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Thread: Hard water waxiness - how to get rid of it

  1. #11
    Mad Scientist mira-chan's Avatar
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    Default Re: Hard water waxiness - how to get rid of it

    Quote Originally Posted by lapushka View Post
    Could they possibly sell EDTA as a powder? So you could dissolve it in water and rinse (and perhaps scritch) your hair with it.
    Quote Originally Posted by ReptilianFeline View Post
    Lapushka - I wish! But I think it's one of those things that are only sold to industries... however, I will look for it.

    BTW - lactic acid can be bought from shops that seel supplies to home brewers (beer). Crearome also make lactic acid in bottles. It is however very strong. Foot warts can be removed with a lactic acid mix sold in the pharmacy, and that will disolve the skin a little.
    It is sold! We have it in lab. I know where to buy it. I don't remember the ordering process requiring it be shipped only to labs, or anything special for something equivalent to EDTA. More hazardous things required more of a check on things, sure.

    BUT... Unless you know exactly what percentage you need or how to mix an acid solution safely, I'd suggest not playing around with powdered EDTA. The SDS sheet has handling precautions. It's not the most hazardous thing out there but when at powder concentration it need more caution than citric acid and such.

    I could probably research the percent concentration needed and calculate an amount to dilute, but unless you are trained in chemical safety, or have mixed your own lye from powder for soap making, safely! (... which means you know how to mix bases and acids). I wouldn't recommend dabbling in this too much.

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  2. #12
    Member Obsidian's Avatar
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    Default Re: Hard water waxiness - how to get rid of it

    You can get EDTA on Amazon or eBay, no problem to buy it.
    I've used straight vinegar before, soaked my hair and left it in for 10 minutes to break up the minerals

  3. #13
    Member Wendyp's Avatar
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    Default Re: Hard water waxiness - how to get rid of it

    Were having a water softener put in, the guy is coming out today to test our water. I used ACV last wash (Sunday) and I cant believe the difference in my hair! I think my water has been destroying my length. Amazing how something so simple can have such a huge effect.
    Current method: WCC ROO C LOC. trimming to TBL
    no SLS (but yes to SLES) Herbal rinses: catnip, fenugreek and just started using chagrin ACV rinse when needed scalp only to scalp happy (scalp prolly needs sls)

  4. #14
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    Default Re: Hard water waxiness - how to get rid of it

    We have hard water here too but since we tried the shower head filter. I just needed a good chelating shampoo to get rid of the build up and now I only use the acv rinses to keep the minerals at bay. I would use the shampoo only once as I think using the chemical powder without proper knowledge might be too dangerous and then use the mixing you are trying every time you wash to not let them build up again. If your water is that hard I don't know how you could get totally rid of all the stuff without the chemical coumpound.
    Last edited by Ligeia Noire; March 6th, 2018 at 07:33 AM.

  5. #15
    LHC FairyGodMum lapushka's Avatar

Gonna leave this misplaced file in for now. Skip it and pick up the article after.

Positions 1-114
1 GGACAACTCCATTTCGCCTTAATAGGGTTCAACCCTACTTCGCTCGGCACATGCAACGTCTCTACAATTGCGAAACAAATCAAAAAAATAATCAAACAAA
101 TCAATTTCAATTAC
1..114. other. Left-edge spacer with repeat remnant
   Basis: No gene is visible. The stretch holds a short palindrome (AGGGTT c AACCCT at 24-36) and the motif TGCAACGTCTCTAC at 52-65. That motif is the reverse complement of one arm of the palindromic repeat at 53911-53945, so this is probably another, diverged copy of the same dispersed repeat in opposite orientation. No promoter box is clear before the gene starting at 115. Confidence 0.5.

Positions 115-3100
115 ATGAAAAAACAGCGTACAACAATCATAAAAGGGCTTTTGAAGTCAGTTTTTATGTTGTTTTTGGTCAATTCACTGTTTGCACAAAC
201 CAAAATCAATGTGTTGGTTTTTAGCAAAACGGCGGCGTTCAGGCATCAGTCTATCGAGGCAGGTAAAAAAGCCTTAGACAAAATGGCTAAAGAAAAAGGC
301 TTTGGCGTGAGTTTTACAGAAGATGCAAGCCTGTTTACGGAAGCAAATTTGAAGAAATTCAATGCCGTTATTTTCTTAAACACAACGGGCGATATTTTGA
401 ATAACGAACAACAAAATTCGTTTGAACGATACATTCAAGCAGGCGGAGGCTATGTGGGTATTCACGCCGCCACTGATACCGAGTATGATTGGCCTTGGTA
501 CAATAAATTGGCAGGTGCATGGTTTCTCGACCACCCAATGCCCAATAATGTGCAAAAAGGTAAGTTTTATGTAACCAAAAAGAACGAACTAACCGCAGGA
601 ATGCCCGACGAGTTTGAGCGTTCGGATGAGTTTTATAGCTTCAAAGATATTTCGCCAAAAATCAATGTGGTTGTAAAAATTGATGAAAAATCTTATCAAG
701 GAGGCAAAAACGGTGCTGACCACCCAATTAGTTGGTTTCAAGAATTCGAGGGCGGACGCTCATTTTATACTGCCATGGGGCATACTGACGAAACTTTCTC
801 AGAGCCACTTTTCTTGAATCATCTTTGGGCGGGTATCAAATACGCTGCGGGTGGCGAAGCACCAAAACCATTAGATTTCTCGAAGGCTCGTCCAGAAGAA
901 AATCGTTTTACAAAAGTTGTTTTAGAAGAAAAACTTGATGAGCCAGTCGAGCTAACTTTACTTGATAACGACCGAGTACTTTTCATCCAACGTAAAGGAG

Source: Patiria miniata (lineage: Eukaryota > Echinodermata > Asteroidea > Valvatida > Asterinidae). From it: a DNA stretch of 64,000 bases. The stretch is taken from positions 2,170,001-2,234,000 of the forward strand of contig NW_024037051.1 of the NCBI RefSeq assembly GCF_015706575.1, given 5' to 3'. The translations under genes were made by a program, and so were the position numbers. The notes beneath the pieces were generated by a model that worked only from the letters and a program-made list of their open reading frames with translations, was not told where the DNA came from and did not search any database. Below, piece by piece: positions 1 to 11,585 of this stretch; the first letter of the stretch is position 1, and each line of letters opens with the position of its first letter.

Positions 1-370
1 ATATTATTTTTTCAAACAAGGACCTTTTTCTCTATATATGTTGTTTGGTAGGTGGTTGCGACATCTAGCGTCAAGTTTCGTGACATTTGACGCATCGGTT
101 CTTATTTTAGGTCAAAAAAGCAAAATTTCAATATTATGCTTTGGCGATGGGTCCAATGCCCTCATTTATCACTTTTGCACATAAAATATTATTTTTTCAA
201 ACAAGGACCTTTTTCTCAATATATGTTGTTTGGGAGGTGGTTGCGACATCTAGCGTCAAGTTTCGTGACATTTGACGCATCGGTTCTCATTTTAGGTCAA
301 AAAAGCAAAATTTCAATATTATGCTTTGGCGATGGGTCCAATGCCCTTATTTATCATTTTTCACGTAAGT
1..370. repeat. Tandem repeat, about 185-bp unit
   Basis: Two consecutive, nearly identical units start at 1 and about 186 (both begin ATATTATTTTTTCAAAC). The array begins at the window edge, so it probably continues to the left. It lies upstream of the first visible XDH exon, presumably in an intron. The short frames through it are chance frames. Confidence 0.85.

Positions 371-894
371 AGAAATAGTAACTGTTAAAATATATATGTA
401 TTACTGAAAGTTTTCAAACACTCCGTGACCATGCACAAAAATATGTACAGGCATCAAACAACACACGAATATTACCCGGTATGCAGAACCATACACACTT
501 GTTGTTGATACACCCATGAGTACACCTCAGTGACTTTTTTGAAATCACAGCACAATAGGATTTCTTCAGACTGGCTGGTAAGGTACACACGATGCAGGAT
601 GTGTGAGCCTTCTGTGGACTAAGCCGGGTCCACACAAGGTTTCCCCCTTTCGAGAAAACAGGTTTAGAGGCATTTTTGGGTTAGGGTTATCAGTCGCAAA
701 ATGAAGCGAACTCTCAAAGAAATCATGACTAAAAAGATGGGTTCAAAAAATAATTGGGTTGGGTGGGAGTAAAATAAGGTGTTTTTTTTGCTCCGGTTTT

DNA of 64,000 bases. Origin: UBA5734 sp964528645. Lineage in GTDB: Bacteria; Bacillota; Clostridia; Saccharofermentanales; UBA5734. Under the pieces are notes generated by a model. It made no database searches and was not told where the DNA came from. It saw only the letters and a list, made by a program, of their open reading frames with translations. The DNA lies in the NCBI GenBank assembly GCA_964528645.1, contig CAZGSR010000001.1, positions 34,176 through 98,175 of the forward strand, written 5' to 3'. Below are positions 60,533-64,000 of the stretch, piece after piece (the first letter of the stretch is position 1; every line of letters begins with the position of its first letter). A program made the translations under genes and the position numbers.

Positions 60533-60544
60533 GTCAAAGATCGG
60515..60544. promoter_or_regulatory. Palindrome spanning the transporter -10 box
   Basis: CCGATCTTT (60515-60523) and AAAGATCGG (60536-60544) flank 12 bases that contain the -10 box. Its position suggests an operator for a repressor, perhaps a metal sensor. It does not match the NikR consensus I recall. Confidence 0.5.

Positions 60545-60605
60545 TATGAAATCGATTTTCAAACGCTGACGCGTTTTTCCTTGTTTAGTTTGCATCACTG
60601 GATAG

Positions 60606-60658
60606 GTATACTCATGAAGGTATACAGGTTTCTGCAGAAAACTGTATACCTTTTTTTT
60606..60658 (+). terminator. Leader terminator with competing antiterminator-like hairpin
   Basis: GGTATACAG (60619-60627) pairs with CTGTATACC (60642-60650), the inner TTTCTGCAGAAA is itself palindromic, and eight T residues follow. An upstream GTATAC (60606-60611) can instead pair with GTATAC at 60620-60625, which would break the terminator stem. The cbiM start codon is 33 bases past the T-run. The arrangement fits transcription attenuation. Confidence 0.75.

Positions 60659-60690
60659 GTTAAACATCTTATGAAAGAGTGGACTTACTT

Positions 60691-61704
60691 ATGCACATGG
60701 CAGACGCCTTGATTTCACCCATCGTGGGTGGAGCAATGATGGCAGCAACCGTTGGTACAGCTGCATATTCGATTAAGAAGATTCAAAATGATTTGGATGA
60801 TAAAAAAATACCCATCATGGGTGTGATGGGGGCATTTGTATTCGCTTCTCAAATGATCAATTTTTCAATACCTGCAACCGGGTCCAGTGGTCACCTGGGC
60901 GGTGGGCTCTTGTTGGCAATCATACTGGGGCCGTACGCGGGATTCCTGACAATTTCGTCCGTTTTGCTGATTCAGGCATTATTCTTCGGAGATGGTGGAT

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    Default Re: Hard water waxiness - how to get rid of it

    You guys must have some hard water then!

    Here it is regulated over the entire country and divided into levels 1 through 5, I think. 5 being the harshest (which is our region). I've never known anything else.
    WCC method (washing) --- Rinse-out oil (MO) --- LOC/LCO method (styling)

  6. #16
    Glitter fairy Chromis's Avatar
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    Default Re: Hard water waxiness - how to get rid of it

    Quote Originally Posted by lapushka View Post
    You guys must have some hard water then!

    Here it is regulated over the entire country and divided into levels 1 through 5, I think. 5 being the harshest (which is our region). I've never known anything else.
    The pH scale is logarithmic. Each step in whole number is 10x the one before; thus, 8 and 8.6 are both hard, but 8.6 is actually quite harder! (Brussels and Antwerp both appear to generally be 8 ) And of course there is also the mineral content, because as I said above, it is not only hardness that determines how your water is going to behave. Our Calcium is at a whopping 154 and alkalinity of 352. To give a couple large cities in Belgium, Brussels is listed as 119 for Calcium and 322 alkalinity and Antwerp is at 90 and 76. Quite some differences! Meanwhile, Portland also has a pH of 8, but the calcium is wayyyyyy low at 2 and alkalinity at 10 as I will explain. Their water though, is going to act much differently than yours or mine!

    For the curious. The best way is to look up your regional water district or other government body if you are on a municipal system so you can get a full report. It is fascinating stuff! For example, in Portland, Oregon they actually make the water harder because it is too soft from the source! There is naturally occurring lead in the water there and lead is more soluble in soft water, so hardening it binds the lead. (So you see, soft water is not automatically best!) If you are on a well, you probably already need to to test anyhow, so just look at the well report.

    If you want a rough idea, this page has a super long list from cities around the world about stats that they use in brewing, which happen to also be what we are looking for: https://www.brewersfriend.com/homebrew/water-profiles/

    This can matter for more than just hair. As I have mentioned, with a lot of minerals in the water it is very healthy for drinking, but will do terrible things to your pipes and appliances. It sometimes has strange effects elsewhere too. I grow heirloom tomatoes because of our soil's very high magnesium content. Even though there is plenty of calcium, the plants have trouble absorbing it and get blossom endrot if I grow modern quicker hybrids. You see, calcium and magnesium bind to the same receptor. Blossom endrot is caused by the plant not being able to uptake enough calcium. This is over caused by not enough in the soil or uneven watering. Here meanwhile, it is caused by the plant basically getting jammed up with magnesium. If I grow slower growing varieties, they are able to get enough meanwhile.

    The brewers of the board can likely explain this all better. I know for gardening and fishkeeping.